PRESS RELEASE: Release date 24 July 2006
OFCOM FOOD BAN PROPOSALS DOMINATE SHOWCOMOTION
SHOWCOMOTION CHILDREN?S MEDIA CONFERENCE
7 & 8 JULY 2006 SHOWROOM CINEMA, SHEFFIELD UK
This year?s Showcomotion Children's Media Conference came to a close with delegates up in arms about the impact of the Ofcom food ban proposals on the future of the UK kids? media industry.
Anna Home OBE, CEO of the Children?s Film & Television Foundation, and Conference Chair said:
"Over 300 delegates and speakers made their way to Sheffield for the 3rd Showcomotion Children?s Media Conference. That?s an impressive mandate and, at the final conference session, delegates asked me to write to the Rt Hon Tessa Jowell MP, Secretary of State for Culture, Media & Sport, and also Ofcom, to outline our concerns. It was also agreed that interested delegates and members of the Showcomotion Children's Media Conference Advisory Committee would meet to progress a campaign to save UK produced quality children's television.?
The Showcomotion Children?s Media Conference is the premier conference in the UK dedicated to children?s television, film, radio and interactive media. Inevitably, the conference weekend was dominated by the debate over Ofcom's proposed restrictions on advertising food to kids. The sale or closure of Granada Kids by ITV had been announced just before the conference and this was seen by many delegates as the first 'fall-out' from the impending ban. The Ofcom proposals sparked impassioned discussion in many sessions with delegates arguing that the regulator should stop passing the childhood obesity ?buck? to the media industry.
The conference opionion was that, while commercial broadcasters, the indie sector and distributors all stand to be affected by a ban, the biggest losers will be children themselves as high quality UK-centred programmes will be cut back. A new sense of realism also gripped the conference as delegates explored the potential for new commissioners of kids' content to emerge and sought new approaches to funding.
The conference took place during the 8th Showcomotion Young People?s Film Festival. The conference is grateful to this year's Foundation Sponsors: Cartoon Network; BBC Children's; CITV; Disney; GMTV & Nickelodeon.
For further information contact Kathy Loizou, Showcomotion Kathy@showcomotion.org.uk
Images available, photocalls can be organised on request: 0114 276 3534
- Letter to Tessa Jowell MP below
- Full list of speakers and sessions is available here: http://www.showcomotionconference.com/agenda/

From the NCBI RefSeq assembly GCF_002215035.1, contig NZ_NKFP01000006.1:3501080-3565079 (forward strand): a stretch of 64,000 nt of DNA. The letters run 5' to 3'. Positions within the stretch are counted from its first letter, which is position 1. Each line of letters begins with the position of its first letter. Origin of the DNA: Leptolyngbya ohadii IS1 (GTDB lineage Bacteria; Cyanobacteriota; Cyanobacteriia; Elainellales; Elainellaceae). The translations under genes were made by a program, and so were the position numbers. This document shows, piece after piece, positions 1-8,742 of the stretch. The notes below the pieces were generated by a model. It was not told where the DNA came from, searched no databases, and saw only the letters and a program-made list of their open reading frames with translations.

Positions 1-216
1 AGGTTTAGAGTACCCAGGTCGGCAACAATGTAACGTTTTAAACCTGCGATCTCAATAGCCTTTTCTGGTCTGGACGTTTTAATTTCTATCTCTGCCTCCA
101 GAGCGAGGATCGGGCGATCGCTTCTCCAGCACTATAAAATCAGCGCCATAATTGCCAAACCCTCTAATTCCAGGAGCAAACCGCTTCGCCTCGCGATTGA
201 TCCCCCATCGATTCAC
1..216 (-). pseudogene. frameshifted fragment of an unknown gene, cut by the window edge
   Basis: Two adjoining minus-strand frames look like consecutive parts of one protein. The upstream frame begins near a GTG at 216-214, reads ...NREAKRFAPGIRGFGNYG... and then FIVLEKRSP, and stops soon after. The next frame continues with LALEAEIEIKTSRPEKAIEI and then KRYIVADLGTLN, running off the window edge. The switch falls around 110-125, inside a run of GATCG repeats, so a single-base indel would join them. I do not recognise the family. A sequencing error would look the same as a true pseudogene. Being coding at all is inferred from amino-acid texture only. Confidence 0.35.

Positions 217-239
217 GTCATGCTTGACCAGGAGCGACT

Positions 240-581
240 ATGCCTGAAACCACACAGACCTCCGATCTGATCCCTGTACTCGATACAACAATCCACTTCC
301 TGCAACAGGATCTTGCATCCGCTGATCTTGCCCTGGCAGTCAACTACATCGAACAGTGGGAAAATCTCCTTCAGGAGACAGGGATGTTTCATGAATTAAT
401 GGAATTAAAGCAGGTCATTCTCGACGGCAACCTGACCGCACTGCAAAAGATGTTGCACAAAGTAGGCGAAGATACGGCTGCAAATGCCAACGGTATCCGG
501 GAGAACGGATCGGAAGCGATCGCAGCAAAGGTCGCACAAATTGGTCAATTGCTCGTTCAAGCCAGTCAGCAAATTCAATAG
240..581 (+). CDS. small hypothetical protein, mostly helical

12 July 2006
Rt Hon Tessa Jowell MP
Secretary of State for Culture, Media & Sport
Department for Culture Media & Sport
2-4 Cockspur Street
London SW1Y 5DH
Dear Ms Jowell
I write in my capacity as chair of the Showcomotion Children?s Media Conference held in Sheffield last weekend.
An audience of over 300 people from all areas of children?s media expressed great concern at the current situation involving proposed changes to television advertising to children and the subsequent effect on programme funding. They saw the demise of the production arm of CITV, Granada Kids, as symptomatic of the precarious future of ITV?s commitment to children?s content on ITV1 ? a network with a proud record of quality programming from Worzel Gummidge to My Parents Are Aliens.
There appears to be a real and growing threat to the provision of original kids? content made in the UK for commercial channels. The BBC is a great provider but it should not be the only provider. The dedicated children?s channels such as Disney and Nickelodeon are presently unable to fill the gap left by a significant reduction in terrestrial funding.
If funding children?s content is no longer viable through advertising, another solution has to be found. If not, a highly creative industry, admired world-wide may wither and die and the experience our children have enjoyed for fifty years based in their own culture and traditions may be severely eroded.
The delegates at Showcomotion wished to raise this issue and initiate a public debate about the future and worth of media dedicated to children and young people.
They felt that, in the drive to prevent the continued advertising of high fat, salt, and sugar foods, parents and the country at large are unaware of the long-term implications for the cultural heritage of Britain?s children. Whilst our industry does not wish to condone the promotion of a bad diet for the country?s children, it equally cannot stand by and allow children?s rich imaginative and cultural diet to be eroded. Quality indigenous children?s media needs your support at this critical time.
Anna Home OBE
Chair Showcomotion Children?s Media Conference
cc Ofcom: Stephen Carter; Content Board; & Consumer Panel
Young People's Media Network - Coordinator
c/o ECMC (European Centre for Media Competence)
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